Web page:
In addition to the focal fish species, other aquatic species of concern include Salina Mucket Potamilus metnecktayi, Tampico Pearlymussel Cyrtonaias tampicoensis, Texas Hornshell Popenaias popeii, Big Bend Rough-footed Mud Turtle Kinosternon hirtipes murrayi, Big Bend Slider Trachemys gaigeae, American Beaver Castor canadensis, and Pecos River Muskrat Ondrata zibethicus ripensis. Areas being actively managed for conservation include Big Bend National Park, Rio Grande Wild and Scenic River, Big Bend Ranch State Park, Black Gap Wildlife Management Area, Chinati Mountains State Natural Area and Alamito Creek watershed.


Bennett, J., B. Brauch, and K. Urbanczyk. 2012. Estimating ground water contribution from the Edwards-Trinity Plateau Aquifer to the Big Bend reach of the Rio Grande, Texas. Geological Society of America Abstracts with Programs 44:2.

Bennett, J., M. Briggs, and S. Sandoval Soliz. 2014. Rio Grande – Río Bravo river corridor. Pages 21-23 in M. D. Wesson, C. Hallmich, J. Bennett, C. Sifuentes Lugo, A. Garcia, A. M. Roberson, J. Karges, and G. P. Garrett, editors. Conservation Assessment for the Big Bend-Río Bravo Region: A Binational Collaborative Approach to Conservation. Montreal QC: Commission for Environmental Cooperation.

Bennett, J., and K. Urbanczyk. 2014. Springs of the Lower Canyons. Pages 23-24 in M. D. Wesson, C. Hallmich, J. Bennett, C. Sifuentes Lugo, A. Garcia, A. M. Roberson, J. Karges, and G. P. Garrett, editors. Conservation Assessment for the Big Bend-Río Bravo Region: A Binational Collaborative Approach to Conservation. Montreal QC: Commission for Environmental Cooperation.

Dean, D. J., and J. C. Schmidt. 2011. The role of feedback mechanisms in historic channel changes of the lower Rio Grande in the Big Bend region. Geomorphology 126:333–349.

Dean, D. J., M. L. Scott, P. B. Shafroth, and J. C. Schmidt. 2011. Stratigraphic, sedimentologic, and dendrogeomorphic analyses of rapid floodplain formation along the Rio Grande in Big Bend National Park, Texas. Geological Society of America Bulletin 123:1908–1925.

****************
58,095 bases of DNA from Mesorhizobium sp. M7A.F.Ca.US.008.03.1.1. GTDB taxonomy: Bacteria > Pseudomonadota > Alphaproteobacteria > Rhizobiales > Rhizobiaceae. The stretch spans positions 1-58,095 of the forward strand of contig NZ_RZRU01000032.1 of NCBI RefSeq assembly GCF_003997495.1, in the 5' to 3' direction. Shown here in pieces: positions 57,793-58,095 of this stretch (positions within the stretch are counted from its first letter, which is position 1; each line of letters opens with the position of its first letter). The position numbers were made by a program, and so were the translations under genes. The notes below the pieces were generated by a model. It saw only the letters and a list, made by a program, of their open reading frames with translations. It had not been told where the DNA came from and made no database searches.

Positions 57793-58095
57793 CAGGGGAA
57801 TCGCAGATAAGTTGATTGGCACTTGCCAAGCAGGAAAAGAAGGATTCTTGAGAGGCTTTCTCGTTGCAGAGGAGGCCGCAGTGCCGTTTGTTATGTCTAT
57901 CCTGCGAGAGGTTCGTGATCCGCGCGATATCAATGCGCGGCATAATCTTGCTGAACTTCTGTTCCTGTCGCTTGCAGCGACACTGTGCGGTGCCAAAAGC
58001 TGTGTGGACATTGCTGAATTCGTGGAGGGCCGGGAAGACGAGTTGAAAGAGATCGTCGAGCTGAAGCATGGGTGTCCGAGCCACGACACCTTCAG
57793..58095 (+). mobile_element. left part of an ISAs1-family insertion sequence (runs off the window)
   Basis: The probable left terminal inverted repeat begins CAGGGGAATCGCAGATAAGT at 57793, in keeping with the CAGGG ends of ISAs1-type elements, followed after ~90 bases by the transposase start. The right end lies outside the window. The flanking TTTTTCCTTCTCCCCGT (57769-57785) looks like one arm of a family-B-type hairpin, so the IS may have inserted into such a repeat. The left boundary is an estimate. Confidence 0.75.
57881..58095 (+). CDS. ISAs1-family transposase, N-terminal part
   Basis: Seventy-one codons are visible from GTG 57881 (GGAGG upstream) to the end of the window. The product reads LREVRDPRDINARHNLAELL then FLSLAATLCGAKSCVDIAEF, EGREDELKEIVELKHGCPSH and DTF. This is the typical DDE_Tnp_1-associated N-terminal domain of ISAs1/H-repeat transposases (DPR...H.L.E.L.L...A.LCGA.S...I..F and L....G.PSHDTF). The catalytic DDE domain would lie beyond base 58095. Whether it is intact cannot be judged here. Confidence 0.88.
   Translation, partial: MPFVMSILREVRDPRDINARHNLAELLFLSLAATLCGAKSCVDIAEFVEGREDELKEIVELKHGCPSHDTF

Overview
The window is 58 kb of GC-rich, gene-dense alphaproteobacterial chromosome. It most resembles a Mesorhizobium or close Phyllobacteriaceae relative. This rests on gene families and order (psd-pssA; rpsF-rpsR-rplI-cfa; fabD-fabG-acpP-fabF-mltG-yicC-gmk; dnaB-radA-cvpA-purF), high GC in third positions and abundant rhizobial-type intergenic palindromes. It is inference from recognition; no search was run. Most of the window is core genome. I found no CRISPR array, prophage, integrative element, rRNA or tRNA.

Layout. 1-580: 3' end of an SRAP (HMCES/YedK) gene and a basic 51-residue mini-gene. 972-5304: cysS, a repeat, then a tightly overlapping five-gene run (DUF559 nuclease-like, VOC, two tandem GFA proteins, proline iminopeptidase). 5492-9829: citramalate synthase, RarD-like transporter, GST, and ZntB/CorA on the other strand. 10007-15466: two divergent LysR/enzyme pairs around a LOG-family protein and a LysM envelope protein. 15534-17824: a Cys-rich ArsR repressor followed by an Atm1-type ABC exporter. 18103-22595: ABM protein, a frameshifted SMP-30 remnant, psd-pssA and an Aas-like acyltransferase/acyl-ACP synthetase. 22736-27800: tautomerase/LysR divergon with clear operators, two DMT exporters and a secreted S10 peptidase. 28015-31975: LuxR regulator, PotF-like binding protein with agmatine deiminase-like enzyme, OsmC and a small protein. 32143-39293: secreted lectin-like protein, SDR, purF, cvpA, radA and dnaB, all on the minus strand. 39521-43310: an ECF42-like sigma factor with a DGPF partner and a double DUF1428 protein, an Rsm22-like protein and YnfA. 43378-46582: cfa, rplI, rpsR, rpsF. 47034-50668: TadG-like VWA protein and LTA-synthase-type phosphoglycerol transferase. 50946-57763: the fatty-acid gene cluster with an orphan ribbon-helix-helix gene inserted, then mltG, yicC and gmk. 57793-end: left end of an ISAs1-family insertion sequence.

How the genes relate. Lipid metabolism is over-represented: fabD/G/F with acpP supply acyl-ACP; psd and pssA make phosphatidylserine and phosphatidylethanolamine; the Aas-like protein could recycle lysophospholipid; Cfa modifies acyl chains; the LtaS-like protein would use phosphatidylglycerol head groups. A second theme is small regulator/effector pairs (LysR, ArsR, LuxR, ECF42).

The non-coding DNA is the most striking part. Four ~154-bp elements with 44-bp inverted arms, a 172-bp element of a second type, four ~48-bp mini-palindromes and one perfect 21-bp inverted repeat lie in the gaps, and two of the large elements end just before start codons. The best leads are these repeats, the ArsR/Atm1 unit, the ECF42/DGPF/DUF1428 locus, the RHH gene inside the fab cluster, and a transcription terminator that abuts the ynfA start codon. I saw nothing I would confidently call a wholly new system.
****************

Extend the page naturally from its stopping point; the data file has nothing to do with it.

Donnelly, A. C. A. 2007. Groundwater availability run. Austin (TX); Texas Water Development Board Report No. 06-16.

Everitt, B. L. 1998. Chronology of the spread of tamarisk in the central Rio Grande. Wetlands 18:658–668.

Garrett, G. P., and R. J. Edwards. 2014. Changes in fish populations in the Lower Canyons of the Rio Grande. Pages 396–408 in Proceedings of the sixth symposium on the natural resources of the Chihuahuan Desert region (C.A. Hoyt and J. Karges, editors). Chihuahuan Desert Research Institute, Fort Davis, TX.

Heard, T. C., J. S. Perkin, and T. H. Bonner. 2012. Intra-annual variation in fish communities and habitat associations in a Chihuahuan Desert reach of the Rio Grande/Río Bravo del Norte. Western North American Naturalist 72:1-15.

Ingol-Blanco, E. 2011. Modeling climate change impacts on hydrology and water resources: Case study Río Conchos basin. Ph.D. Dissertation. University of Texas at Austin, Austin, Texas.

Sandoval-Solis, S., B. Reith, and D. C. McKinney. 2010. Hydrologic analysis before and after reservoir alteration at the Big Bend reach, Rio Grande/Río Bravo. Center for Research in Water Resources Online Report 10-06, University of Texas at Austin.

Schmidt, J. C., B. L. Everitt, and G. A. Richard. 2003. Hydrology and geomorphology of the Rio Grande and implications for river rehabilitation. Pages 25-45 in G. P. Garrett and N. L. Allan, editors. Aquatic Fauna of the Northern Chihuahuan Desert. Museum of Texas Tech University, Special Publications 46.